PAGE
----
Something from nothing? Creation Ex Nihilo

In Favour of…

Creating something out of nothing?

The religions of Judaism, Christianity and Islam when discussing the creation of the world, speak of creation ex nihilo (out of nothing). This is typified, for example, by the assumption that the first verse of the Bible (“In the beginning, God created the heavens and the earth”) indicates that only God is self-existent, and all other things have their being from God.

This is very like the language of the Christian view in Hebrews 11:3, which states, “Through faith we understand that the worlds were framed by the word of God, so that things which are seen were not made of things which do appear”.

Early Christian writers such as Justin Martyr and Clement of Alexandria supported the idea, saying that God created the world out of unformed matter ie that which is completely non existent.

From the point of view of the sort of philosophy you will meet later in the course creatio ex nihilo is pretty crucial. For people like Anselm, Aquinas and even Paley, their whole idea that God is a necessary being, looks a lot more uncertain if one denies ex nihilo. It opens up possibilities that someone or something else was also in the creation business and that for most Christian Philosophers would be unacceptable.

But against…

The belief that God gave shape to pre-existing things was not unheard of, and that idea became more fully articulated especially under the influence of Greek philosophy.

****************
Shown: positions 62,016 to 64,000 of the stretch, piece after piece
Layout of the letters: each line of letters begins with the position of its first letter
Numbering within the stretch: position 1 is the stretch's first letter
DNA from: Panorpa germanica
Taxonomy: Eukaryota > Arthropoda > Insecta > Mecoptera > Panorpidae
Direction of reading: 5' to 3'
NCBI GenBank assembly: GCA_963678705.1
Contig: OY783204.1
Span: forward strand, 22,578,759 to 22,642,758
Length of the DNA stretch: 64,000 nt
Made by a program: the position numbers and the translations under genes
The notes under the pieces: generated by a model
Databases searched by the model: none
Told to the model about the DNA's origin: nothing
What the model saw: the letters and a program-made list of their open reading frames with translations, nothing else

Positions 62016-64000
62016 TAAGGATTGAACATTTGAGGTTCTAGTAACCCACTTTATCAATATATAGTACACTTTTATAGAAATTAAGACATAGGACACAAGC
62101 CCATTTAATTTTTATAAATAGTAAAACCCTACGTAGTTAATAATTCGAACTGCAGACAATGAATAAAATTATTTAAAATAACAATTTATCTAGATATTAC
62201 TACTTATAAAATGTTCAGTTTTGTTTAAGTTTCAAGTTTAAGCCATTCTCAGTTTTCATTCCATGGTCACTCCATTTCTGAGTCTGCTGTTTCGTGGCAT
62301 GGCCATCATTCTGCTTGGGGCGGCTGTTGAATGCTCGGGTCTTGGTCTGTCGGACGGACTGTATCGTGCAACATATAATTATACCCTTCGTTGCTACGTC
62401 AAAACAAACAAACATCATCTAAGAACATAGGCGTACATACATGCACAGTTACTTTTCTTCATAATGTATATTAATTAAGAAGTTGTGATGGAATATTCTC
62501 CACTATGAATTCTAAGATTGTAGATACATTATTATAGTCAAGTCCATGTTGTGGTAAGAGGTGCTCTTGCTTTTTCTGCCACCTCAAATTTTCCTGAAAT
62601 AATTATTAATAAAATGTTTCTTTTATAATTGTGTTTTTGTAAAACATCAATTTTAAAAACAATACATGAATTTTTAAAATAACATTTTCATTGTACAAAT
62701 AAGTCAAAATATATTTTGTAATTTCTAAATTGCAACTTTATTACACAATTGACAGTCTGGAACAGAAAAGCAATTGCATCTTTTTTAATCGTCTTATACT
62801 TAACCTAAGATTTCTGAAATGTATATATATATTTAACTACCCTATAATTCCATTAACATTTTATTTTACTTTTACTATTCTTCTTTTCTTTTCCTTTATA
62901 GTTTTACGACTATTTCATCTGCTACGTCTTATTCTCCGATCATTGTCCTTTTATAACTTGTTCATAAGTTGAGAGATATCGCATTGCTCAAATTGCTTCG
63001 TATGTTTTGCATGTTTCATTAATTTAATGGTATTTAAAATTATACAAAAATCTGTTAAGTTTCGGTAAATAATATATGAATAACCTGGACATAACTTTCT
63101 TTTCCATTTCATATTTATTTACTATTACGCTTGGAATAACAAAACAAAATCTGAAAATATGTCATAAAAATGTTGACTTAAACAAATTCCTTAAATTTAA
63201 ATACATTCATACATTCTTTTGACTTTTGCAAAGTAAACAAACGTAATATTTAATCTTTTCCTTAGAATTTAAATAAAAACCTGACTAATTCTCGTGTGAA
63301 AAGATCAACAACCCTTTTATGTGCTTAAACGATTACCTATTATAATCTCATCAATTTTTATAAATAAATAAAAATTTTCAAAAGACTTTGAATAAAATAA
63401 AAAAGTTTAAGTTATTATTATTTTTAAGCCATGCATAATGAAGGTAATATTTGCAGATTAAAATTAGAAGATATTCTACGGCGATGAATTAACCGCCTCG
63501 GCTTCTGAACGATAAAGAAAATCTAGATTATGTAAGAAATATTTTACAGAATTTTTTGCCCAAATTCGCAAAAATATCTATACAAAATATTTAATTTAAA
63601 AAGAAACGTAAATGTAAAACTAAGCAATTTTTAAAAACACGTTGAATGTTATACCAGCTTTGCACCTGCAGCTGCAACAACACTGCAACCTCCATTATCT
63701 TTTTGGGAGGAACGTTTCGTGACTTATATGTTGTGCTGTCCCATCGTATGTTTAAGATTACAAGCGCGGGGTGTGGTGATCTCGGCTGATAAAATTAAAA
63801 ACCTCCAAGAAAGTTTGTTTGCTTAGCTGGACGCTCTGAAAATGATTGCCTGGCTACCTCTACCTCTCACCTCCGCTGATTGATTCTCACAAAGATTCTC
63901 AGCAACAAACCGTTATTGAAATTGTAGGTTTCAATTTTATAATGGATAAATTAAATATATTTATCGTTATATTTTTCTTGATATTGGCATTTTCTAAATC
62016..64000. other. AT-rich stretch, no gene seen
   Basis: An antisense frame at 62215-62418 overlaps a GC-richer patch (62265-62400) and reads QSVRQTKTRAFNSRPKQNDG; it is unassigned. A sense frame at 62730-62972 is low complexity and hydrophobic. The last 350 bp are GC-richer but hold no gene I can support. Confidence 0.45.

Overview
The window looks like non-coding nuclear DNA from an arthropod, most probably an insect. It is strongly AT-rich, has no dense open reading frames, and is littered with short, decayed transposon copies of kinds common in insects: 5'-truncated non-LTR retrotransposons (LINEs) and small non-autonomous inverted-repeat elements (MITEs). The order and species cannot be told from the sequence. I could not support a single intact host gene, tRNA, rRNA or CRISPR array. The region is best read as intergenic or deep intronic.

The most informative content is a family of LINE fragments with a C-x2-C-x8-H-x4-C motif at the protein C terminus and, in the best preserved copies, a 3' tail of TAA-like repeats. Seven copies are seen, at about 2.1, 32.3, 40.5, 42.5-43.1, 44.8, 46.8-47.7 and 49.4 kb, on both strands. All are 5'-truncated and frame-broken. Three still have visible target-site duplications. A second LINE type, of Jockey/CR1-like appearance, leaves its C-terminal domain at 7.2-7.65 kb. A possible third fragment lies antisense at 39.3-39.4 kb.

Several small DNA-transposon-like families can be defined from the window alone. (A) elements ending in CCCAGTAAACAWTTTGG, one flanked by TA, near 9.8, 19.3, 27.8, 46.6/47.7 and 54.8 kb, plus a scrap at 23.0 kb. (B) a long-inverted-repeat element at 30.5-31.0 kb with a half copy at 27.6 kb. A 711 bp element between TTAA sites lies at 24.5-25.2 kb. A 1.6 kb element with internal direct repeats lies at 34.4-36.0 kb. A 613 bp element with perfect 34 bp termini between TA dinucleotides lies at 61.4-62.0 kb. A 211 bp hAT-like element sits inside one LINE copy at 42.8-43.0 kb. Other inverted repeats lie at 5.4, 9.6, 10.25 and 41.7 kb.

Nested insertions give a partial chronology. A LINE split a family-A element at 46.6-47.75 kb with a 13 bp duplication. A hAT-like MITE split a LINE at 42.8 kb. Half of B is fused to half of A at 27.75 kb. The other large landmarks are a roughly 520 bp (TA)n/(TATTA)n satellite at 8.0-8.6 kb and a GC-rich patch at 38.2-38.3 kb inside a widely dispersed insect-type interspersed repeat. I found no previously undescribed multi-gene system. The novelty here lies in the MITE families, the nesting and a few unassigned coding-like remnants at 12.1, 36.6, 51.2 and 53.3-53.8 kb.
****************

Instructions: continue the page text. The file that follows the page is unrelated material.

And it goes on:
Ancient Near East creation myths and Plato’s Timaeus where the ‘Demiurge’ worked with materials that were not totally compliant to his will.

The Platonic view presents the notion that the pre-existing materials placed limits on what the ‘Demiurge’ could do with them. This is because they were not created ex nihilo and not totally subject to his will.

Some biblical scholars point out that the text of both creation stories in Genesis entertain the idea of pre-creation matter. They see evidence that the biblical account, like other ancient religious views, presumes pre-existence of some kind of raw material, albeit without form: “Now the earth was formless and void, darkness was over the face of the deep, and the spirit of God hovered over the waters.” God then fashions the disordered material, to create the world.

It is, I suppose, another way of looking at things, but in Christian circles it hasn’t really taken off, although I notice that talk of creatio ex nihilo tends not to be pushed to the front when the religion and science debate takes off – or it could be that I just missed it.

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